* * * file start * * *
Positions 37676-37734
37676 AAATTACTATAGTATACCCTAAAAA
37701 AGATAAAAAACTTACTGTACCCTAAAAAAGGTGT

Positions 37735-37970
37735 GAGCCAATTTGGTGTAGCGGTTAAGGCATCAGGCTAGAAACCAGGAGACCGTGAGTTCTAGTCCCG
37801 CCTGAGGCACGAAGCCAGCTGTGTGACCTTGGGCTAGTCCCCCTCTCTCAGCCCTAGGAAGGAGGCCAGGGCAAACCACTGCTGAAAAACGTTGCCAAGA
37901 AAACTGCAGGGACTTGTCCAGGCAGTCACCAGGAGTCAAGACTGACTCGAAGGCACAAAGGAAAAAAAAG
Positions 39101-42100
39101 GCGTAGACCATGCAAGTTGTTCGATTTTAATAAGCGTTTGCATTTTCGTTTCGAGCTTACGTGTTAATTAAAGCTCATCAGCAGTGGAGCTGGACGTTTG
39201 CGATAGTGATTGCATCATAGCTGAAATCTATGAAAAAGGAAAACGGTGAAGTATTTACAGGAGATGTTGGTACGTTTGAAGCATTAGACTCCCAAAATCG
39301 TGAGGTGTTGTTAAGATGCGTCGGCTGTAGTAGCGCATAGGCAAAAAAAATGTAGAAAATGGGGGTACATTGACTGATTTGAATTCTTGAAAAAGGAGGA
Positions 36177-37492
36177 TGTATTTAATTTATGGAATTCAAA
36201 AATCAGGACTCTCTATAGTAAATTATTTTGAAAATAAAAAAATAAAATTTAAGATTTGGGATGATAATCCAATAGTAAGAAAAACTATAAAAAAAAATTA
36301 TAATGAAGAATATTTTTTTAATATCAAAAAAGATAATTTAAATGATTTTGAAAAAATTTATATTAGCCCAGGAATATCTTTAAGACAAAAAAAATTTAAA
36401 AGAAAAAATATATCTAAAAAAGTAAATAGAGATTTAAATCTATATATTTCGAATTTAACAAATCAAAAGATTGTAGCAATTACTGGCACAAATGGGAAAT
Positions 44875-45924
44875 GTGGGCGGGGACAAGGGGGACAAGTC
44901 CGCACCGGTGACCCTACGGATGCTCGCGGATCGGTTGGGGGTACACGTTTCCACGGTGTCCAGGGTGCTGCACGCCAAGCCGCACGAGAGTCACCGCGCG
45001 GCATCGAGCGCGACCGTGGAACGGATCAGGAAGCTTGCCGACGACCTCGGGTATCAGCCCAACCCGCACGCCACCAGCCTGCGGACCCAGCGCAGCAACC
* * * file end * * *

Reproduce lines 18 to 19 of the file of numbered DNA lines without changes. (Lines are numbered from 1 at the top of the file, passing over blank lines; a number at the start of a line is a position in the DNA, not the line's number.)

44875 GTGGGCGGGGACAAGGGGGACAAGTC
44901 CGCACCGGTGACCCTACGGATGCTCGCGGATCGGTTGGGGGTACACGTTTCCACGGTGTCCAGGGTGCTGCACGCCAAGCCGCACGAGAGTCACCGCGCG